He asserts that "a significant portion" of officers "are not demonstrating the vital leadership attributes of creativity, flexibility and initiative." Through a survey, he concludes that the problem is worse in the Army. That identification of the problem is open to debate. Keep in mind that he dedicated a full paragraph to explaining why the Army, if the allegation is true, succumbs to risk-aversion:

"The climate of risk aversion begins in American society at large, which puts a higher premium on minimizing casualties than on defeating the enemy. It continues with American politicians and other elites who focus on the abuses at Abu Ghraib and Haditha in Iraq, but rarely point out the far more numerous instances of American valor."

Inexplicably, after identifying this issue, he then ignores it completely and asserts the issue is something completely different. He argues, instead, that our risk aversion is the result of a glut of intuitive thinkers at higher ranks and, as a result, the junior ranks, which are allegedly more highly populated with intuitive thinkers, are having their initiative stifled. His solution is to incorporate personality tests from which we can select people whose test results reflect the personality traits that we deem, for whatever reason, to be more appropriate. The notion of personality testing and preferences for people whose test scores reflect intuitive thinking raises a lot of questions - particularly ones of the steps that leaders will take to prepare for the test to ensure that their test results reflect the "right" personality traits. It also omits such factors as intelligence, hard work, values and morals, and a slew of other factors that can render personality moot.

Im still trying to connect the dots on this one. We are risk averse due to the expectations of American society, so the solution is to... find more intuitive leaders? Anyway...

He also decries micromanagement but goes on to advocate for general officers to "repeatedly visit the colonels who command brigades and battalions to see if they are encouraging subordinates to innovate and take risks. Commanders who refuse to stop micromanaging should be relieved." Hello? Micromanagement?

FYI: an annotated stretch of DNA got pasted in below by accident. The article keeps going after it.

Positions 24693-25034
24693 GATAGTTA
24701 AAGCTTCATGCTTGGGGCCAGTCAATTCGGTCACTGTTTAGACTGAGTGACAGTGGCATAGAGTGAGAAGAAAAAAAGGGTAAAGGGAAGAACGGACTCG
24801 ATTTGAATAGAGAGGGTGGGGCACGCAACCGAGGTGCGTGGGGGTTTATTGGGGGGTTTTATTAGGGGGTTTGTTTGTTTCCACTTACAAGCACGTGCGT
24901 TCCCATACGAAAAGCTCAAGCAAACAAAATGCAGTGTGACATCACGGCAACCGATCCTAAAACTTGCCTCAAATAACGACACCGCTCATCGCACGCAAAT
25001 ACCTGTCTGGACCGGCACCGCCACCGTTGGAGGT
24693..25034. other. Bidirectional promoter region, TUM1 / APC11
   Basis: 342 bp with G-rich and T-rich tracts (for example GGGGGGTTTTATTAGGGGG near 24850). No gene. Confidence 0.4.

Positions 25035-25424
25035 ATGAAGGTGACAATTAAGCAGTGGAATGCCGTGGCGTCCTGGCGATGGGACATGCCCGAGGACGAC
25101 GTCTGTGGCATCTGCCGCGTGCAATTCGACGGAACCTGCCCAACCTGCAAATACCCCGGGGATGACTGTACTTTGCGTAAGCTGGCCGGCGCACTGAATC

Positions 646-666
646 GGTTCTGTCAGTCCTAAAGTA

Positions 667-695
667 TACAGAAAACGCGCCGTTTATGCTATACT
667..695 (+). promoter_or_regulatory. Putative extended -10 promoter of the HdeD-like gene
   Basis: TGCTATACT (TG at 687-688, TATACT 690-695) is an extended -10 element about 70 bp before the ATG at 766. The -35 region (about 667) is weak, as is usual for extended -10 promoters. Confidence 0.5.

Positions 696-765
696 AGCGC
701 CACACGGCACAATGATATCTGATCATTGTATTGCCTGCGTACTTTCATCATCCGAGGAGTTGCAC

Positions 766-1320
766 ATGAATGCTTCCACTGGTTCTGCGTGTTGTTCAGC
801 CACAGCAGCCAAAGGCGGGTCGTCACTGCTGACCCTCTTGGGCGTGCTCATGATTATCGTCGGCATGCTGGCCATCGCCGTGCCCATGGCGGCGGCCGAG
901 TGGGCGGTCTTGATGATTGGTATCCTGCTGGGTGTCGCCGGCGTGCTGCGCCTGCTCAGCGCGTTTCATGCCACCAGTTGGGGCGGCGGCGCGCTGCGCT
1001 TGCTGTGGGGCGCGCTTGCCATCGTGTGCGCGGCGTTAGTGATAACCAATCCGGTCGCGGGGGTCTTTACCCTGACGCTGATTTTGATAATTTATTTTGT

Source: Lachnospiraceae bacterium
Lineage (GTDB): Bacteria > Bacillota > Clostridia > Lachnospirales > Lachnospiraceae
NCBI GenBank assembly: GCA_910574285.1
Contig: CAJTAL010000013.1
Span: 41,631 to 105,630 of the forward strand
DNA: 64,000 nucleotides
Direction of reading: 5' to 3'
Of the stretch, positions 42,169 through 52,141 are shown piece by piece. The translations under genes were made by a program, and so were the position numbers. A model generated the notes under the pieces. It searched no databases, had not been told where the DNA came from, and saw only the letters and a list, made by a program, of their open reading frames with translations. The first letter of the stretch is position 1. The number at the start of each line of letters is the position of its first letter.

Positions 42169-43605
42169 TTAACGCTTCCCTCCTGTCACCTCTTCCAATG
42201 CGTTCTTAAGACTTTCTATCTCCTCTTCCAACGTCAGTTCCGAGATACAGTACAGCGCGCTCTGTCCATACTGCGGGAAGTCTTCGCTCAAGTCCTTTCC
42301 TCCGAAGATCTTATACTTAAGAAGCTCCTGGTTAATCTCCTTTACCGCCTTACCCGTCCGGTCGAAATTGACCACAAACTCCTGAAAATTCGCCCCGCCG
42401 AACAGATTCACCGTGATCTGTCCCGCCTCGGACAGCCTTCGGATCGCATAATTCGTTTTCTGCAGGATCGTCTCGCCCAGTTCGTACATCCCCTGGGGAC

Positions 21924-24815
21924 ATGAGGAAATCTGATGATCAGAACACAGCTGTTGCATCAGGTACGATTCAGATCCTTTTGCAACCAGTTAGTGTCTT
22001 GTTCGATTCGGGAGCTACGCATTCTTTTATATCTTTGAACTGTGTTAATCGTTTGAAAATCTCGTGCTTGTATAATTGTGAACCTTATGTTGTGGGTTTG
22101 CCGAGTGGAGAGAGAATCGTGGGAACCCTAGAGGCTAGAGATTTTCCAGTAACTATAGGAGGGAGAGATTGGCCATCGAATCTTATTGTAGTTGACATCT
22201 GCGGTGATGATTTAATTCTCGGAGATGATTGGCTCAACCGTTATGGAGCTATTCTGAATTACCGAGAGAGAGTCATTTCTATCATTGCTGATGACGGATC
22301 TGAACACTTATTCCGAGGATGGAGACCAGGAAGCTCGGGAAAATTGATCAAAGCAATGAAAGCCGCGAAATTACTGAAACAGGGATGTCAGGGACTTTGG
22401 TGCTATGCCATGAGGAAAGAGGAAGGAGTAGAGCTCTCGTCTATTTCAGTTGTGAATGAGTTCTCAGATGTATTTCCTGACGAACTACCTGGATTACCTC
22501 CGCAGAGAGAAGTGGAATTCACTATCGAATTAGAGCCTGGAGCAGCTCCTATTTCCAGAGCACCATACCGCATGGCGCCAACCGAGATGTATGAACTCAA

How about you give your commanders an ambitious mission and intent. Perhaps give them some milestones to ensure they remain on the right "glidepath" so that they fit appropriately into the bigger picture. If they fail or perform poorly, then you relieve them or give them an OER that ensures their next duty position is within their level competence. Why the need to stick your nose into their business to see not only whether theyre accomplishing it, but if theyre doing so in a manner that you subjectively approve of for reasons unrelated to the mission and not stated in the FRAGO? Ive had commanders who did that. They did not have intuitive personalities, nor were they creative, dynamic, flexible, or willing to encourage initiative. They were micromanaging buffoons of the very type that the author asserts we have too many of already.

You need about 384 samples in a population of 1.4 million to achieve 95% confidence in the data.

Professor Mark Moyars OP-Ed in Saturdays NYT is a good start at a problem within our Army, but thats it - its a start.

There are several problems within the article. 1. The survey population is too small. 2. The survey lacks the diversity in both skill set and rank to accurately assess what Professor Moyar is trying to assess. 3. He appeals to emotion too much and not enough fact - I realize this is an OP-Ed and not a full book (which he writes as well). 4. Relying on past experiences (and those of others) is the basis of intuition/intuitive leadership.